10 years after the 22/7 mass killings in Norway and what it reveals about us

by , under Enrique Tessieri

Ten years have passed since 22/7, and some Norwegians are still asking, “why?”

Source: Euronews

I remember that day as if it were yesterday. First, a bomb exploded in downtown Oslo, and what followed then were the cold-blooded murders of young people on Utøya island. A total of 77 people lost their lives on that day. Countless remained scarred by what happened for the rest of their lives. 

22/7 happened as well about three months after the far-right Islamophobic Perussuomalaiset (PS)* scored their historic election victory. In a matter of four years, their numbers in parliament had swollen from five in the previous election to 39 MPs.

Few were asking – if not playing down – the political significance of the PS’ election victory ten years ago. They will implode in time just like the Rural Party did in the 1970s.

The PS was built from the ashes of the Rural Party.

After a decade, we can say with certainty the following: The PS has made Finland a more hostile place for migrants and minorities, polarized society, and fueled anti-EU sentiment.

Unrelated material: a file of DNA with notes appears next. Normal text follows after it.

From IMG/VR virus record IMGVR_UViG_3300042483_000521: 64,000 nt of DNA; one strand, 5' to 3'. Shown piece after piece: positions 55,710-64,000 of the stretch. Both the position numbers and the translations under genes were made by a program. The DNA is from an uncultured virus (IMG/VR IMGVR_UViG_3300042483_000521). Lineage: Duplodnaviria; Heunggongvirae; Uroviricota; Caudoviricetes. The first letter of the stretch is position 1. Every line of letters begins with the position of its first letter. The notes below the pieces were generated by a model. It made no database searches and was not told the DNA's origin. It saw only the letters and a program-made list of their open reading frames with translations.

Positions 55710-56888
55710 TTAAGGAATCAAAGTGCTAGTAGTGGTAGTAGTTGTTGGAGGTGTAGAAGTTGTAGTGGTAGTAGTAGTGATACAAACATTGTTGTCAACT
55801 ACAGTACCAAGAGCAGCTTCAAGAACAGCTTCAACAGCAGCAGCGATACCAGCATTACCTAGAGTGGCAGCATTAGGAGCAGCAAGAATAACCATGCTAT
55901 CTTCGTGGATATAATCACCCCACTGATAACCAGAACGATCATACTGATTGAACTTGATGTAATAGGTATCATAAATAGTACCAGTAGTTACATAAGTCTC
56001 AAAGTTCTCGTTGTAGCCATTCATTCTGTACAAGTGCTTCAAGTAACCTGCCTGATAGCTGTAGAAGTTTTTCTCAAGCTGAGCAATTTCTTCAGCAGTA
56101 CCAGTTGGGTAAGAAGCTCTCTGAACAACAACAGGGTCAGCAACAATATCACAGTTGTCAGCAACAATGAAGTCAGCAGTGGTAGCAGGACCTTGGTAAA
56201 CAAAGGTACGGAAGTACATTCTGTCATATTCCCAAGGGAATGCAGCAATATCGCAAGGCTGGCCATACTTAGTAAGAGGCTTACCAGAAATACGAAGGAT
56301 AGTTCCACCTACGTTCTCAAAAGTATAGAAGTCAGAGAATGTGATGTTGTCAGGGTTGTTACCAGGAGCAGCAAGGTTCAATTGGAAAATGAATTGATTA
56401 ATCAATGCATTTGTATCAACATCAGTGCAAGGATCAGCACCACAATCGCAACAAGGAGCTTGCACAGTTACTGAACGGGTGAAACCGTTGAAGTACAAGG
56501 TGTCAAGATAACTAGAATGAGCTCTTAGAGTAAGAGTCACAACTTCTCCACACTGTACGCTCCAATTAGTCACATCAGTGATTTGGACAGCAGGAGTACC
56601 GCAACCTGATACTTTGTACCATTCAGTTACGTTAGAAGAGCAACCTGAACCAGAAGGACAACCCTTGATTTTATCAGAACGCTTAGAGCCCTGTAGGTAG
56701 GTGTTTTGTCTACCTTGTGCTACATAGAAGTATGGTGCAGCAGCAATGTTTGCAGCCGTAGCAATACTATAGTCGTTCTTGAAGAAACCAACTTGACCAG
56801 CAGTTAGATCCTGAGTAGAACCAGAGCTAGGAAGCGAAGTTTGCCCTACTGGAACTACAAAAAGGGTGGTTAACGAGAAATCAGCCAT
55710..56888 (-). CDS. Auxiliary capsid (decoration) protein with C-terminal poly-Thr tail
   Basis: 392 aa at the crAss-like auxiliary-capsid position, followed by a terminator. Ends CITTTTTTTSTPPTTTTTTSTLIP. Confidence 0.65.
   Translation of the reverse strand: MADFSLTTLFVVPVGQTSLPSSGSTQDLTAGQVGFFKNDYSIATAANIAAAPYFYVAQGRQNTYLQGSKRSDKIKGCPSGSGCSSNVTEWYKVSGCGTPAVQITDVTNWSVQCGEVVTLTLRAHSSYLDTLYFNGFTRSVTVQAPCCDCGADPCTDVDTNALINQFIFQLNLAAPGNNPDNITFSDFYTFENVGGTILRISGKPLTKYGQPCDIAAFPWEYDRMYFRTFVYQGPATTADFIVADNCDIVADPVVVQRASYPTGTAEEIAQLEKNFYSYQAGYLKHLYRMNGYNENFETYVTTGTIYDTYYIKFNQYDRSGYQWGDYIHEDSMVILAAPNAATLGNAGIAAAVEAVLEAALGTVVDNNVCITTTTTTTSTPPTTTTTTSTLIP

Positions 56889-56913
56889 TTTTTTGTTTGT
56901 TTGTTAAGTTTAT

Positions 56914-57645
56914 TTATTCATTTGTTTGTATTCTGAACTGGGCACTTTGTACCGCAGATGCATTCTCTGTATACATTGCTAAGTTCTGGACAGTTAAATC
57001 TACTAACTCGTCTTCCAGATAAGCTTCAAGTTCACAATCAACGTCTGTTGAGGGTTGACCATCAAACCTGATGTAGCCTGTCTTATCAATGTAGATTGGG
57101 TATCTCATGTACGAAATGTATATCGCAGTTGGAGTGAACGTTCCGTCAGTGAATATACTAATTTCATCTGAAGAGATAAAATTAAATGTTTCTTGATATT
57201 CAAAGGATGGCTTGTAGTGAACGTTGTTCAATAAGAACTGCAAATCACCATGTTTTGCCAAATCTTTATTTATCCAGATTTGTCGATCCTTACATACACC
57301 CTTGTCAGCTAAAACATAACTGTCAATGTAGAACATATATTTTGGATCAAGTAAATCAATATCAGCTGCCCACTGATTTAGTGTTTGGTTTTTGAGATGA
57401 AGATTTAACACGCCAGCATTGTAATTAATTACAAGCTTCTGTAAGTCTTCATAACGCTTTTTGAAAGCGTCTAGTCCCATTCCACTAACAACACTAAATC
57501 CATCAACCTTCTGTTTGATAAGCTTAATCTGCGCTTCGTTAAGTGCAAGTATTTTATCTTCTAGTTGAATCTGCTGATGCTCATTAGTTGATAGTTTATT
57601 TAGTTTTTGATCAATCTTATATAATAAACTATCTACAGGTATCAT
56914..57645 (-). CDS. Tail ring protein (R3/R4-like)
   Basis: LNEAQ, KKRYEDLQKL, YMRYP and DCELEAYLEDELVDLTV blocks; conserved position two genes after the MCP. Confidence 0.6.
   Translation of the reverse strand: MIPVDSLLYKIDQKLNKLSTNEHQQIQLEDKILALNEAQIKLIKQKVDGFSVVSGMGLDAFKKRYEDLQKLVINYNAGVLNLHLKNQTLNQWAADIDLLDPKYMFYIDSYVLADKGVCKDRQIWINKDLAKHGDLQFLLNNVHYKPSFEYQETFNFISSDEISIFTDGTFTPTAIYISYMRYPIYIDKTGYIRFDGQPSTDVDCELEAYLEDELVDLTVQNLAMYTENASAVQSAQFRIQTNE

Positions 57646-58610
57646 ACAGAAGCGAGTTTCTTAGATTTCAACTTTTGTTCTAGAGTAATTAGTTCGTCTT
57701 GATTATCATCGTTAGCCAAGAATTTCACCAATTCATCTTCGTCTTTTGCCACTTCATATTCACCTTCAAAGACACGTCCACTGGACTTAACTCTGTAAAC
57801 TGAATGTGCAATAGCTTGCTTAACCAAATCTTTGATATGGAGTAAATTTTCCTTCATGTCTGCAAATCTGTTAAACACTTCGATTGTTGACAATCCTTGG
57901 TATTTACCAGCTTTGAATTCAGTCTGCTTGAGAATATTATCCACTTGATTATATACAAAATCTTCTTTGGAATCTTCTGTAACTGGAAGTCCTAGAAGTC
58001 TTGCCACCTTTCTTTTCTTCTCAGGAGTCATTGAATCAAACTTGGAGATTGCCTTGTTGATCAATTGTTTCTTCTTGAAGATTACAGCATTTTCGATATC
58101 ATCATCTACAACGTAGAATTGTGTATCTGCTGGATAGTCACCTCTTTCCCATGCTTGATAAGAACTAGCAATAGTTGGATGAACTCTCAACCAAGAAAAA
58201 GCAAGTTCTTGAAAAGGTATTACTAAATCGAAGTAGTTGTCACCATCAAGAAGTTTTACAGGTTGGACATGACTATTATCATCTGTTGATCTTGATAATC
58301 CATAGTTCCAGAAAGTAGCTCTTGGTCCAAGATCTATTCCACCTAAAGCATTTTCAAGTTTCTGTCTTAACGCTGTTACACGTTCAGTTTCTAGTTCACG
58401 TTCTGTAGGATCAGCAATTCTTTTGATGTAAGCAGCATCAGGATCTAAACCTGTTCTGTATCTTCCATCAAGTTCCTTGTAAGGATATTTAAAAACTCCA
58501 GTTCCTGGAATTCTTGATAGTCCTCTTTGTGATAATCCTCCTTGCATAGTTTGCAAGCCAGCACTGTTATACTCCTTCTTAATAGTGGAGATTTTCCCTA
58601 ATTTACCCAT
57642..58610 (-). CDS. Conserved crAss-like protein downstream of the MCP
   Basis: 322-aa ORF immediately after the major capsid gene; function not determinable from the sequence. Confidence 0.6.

The Norwegian mass murderer cited in his deranged manifesto his ideological allies of Finland.

One of the Finnish politicians that the Norwegian mass killer cities is PS chairperson Jussi Halla-aho.

He writes:

Source: Migrant Tales

Below are the organizations that the mass murderer likes in Finland:

Source: Migrant Tales

On this somber day, forced to return to the events that marred 22/7, the day is crueler because we have few answers to understand why.

“We have discussed the unpreparedness of the rescue services, the number of police officers we should have on the street, the number of helicopters, the memorials, Breivik’s mental health…” said Astrid Eide Hoem, a leader of the Social Democratic Party [AUF]. “But there was no discussion of the political ideology behind it.”

Just like the post 22/7 era, the far right is as strong as ever. Even mainstream parties like the Social Democrats of Denmark, one of the most Islamophobic countries of Europe, have adopted the policies and rhetoric of anti-Muslim racist parties like the Danish People’s Party.

In Finland, the PS has openly vowed to end Muslim asylum seekers from coming here and declared war on cultural and ethnic diversity.

It is not a fringe or minor party pursuing such aims in Finland, but the biggest opposition party threatening to win the next elections.

The mass murderer of Norway and his hateful ideology inspired many.